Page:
BARRY (2018-2023)


No spoilers here, just (hopefully) a succinct bit of word-garbage.

BARRY’s premise initially seemed a little too sweaty and off-putting to me. It was as if creator Bill Hader got high and turned to his friend Alec Berg and exclaimed: “Now, now, now! Hear me out! I have the best idea! An ex-soldier turned hitman wants to be an actor! Do you want in?!”

I was thrilled to find that it was far more considered and thoughtful than that.

BARRY was stylish without being showy — long shots whenever action became intense (technically harder to pull off!) — and comedic without undermining the drama.

It’s worth noting: Hader loves film. He loves everything about film. Just read this New Yorker interview with him and he comes across as a young(-ish) Scorsese — someone who knows how to write, direct, and shoot films, even down to the lenses he wants to use.

So, it’s a shame that BARRY’s series finale was completely over-shadowed by SUCCESSION’s (brilliant) finale, as it was a thunder-blast. Some found the last season to be treading water, but I didn’t; it was a reckoning and meditation on what it takes to come to terms with your past.

Also, goddamn, the set-pieces. BARRY is very, very good at solitary and dramatic moments, but it absolutely kills (no pun intended) when it comes to action sequences. Absolutely nothing like it on TV now and, sadly, probably won’t be for a while.

Lastly, I’d be remiss to neglect to mention the cast. Everyone here is amazing, but especially the chaotic energy of Anthony Carrigan, Stephen Root (who goes through an amazing transformation), Sarah Goldberg who is revelatory and was really put through the wringer, and oh yes, Henry Fucking Winkler. It’s an embarrassment of riches.

WORK IN PROGRESS Season Two (2021)

(Cable+Showtime) Yes, I have previously posted about WORK IN PROGRESS, and yes, WORK IN PROGRESS has been canceled and has been off-the-air for several months now, but I still want to boost it because it’s amazing, and not just because they literally shot it next-door to me.

Re-read the prior post for the particulars but I wrote that during the first season, and despite the fact that I’m not a self-proclaimed fat, queer woman, it hit me like a ton of bricks.

WORK IN PROGRESS S1 centers on suicidal ideation due to the death of a therapist and general dissatisfaction in life. WORK IN PROGRESS S2 is all about discerning what you need with therapy. It’s an extremely complex and thorny season of TV, but vastly appreciated, because we can all use therapy; don’t say you don’t need therapy because I guarantee you that you over-use your loved ones for emotional labor and that’s a shitty thing to do! But knowing what you want from therapy is also extremely difficult, and requires quite a bit of self-reflection and acknowledgement, and successfully navigating that is a lot.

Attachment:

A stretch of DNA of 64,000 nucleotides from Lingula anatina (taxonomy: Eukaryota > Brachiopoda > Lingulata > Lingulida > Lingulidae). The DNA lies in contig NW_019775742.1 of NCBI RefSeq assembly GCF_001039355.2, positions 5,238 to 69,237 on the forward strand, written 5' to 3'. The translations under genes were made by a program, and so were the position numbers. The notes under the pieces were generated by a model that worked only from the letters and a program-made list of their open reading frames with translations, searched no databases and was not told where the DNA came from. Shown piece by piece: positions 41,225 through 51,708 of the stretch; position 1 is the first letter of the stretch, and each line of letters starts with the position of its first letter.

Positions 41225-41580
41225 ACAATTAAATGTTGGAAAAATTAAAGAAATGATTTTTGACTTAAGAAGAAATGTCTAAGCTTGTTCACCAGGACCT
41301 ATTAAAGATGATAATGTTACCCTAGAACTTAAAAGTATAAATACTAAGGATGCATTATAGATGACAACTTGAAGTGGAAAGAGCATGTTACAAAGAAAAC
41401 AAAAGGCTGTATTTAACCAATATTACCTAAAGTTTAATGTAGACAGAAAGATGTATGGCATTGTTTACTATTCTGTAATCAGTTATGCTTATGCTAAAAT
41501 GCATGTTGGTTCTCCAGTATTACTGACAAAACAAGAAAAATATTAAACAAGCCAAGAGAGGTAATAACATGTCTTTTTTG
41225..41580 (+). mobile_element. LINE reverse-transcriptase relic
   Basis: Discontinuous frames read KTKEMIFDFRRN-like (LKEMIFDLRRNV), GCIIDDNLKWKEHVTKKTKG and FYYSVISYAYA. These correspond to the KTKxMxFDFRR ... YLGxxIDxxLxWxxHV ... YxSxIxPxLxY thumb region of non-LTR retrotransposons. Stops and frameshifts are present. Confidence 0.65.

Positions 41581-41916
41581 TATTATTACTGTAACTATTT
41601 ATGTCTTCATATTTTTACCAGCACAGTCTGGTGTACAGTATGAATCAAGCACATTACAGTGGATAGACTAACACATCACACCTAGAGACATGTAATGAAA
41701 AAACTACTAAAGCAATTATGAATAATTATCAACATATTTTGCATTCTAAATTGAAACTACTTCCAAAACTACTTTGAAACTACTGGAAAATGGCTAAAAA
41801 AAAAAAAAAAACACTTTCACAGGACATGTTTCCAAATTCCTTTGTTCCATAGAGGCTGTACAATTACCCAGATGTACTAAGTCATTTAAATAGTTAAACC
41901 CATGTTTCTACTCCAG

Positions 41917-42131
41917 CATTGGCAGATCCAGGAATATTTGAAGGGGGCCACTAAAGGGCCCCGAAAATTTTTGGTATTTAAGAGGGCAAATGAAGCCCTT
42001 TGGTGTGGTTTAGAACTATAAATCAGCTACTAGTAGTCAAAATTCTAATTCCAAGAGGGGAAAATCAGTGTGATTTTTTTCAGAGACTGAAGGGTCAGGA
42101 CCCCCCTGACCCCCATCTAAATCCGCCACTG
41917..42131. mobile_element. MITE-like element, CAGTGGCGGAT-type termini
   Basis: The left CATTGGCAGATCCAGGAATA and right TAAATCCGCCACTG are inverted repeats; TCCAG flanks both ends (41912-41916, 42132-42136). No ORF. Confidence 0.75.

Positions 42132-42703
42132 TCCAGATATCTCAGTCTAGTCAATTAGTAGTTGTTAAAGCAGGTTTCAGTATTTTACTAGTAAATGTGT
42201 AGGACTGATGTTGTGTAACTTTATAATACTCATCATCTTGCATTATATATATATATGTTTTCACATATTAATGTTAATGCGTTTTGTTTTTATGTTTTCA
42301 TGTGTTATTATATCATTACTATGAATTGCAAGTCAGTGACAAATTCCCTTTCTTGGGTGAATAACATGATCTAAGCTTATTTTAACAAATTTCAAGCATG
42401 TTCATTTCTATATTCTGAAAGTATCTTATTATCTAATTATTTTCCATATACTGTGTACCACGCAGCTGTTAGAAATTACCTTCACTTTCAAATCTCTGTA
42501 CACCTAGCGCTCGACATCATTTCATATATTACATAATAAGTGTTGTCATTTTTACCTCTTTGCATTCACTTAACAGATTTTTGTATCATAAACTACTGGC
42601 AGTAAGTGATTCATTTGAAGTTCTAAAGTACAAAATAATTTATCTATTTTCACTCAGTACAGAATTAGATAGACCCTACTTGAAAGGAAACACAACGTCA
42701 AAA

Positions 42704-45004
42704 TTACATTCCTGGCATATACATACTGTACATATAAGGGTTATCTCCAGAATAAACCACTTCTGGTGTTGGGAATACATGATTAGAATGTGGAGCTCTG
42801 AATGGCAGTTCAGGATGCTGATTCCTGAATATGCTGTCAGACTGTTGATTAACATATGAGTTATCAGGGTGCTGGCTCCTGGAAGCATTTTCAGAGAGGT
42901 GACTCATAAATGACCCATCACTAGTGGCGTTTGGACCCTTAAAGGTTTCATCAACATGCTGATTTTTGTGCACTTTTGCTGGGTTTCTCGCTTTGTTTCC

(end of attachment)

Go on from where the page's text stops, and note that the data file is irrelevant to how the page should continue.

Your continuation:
There’s always the question as to the means and ends of therapy, of when one can move along from trauma, when the problem is ‘solved’, and the penultimate episode reckons with that and it had me in tears.

Life is complicated. I hate this. I hate hurting so much. I hate thinking and feeling so much. This entire goddamn blog was started during the pandemic and I’d be a liar if I said it’s anything other than a way to try to process everything, and WORK IN PROGRESS is — well, was — an astounding piece that I could latch onto. Not just because it was shot in my neighborhood, not because of it being queer-adjacent, not just because it reflected on the lost past of Chicago’s Girlstown, but that it fundamentally grapples with people trying to fix themselves in an entertaining, but enlightening ways.

The show was unfortunately canceled after the second season, however, I feel lucky a second season exists. It resolves itself naturally and in its own humanist way, and is a work I will consistently extoll to others because of how frank it is, how heartfelt it is, and how singularly Chicago it is.


I initially wrote this post several months ago and sat on it because, well, reasons. I just learned that Showtime has gone all HBO MAX and scrubbed it from being available to stream for unknown reasons. Please keep your eyes peeled for its reappearance but, goddamnit, of all of the second seasons of shows to remove from streaming services, this seems absolutely hateful. My apologies for recommending something that is absolutely unavailable for the time being unless you have a proper cable subscription.

Favorites of 2022: Film

This was not a great year for prestige films or flyboy-less blockbusters, but it was a fantastic year for small-scale genre films. Granted, I have missed out on a lot of films — I have yet to see ARMAGEDDON TIME or EO or WOMEN TALKING or a bunch of others as there’s never enough time — but below are my current favorites of 2022.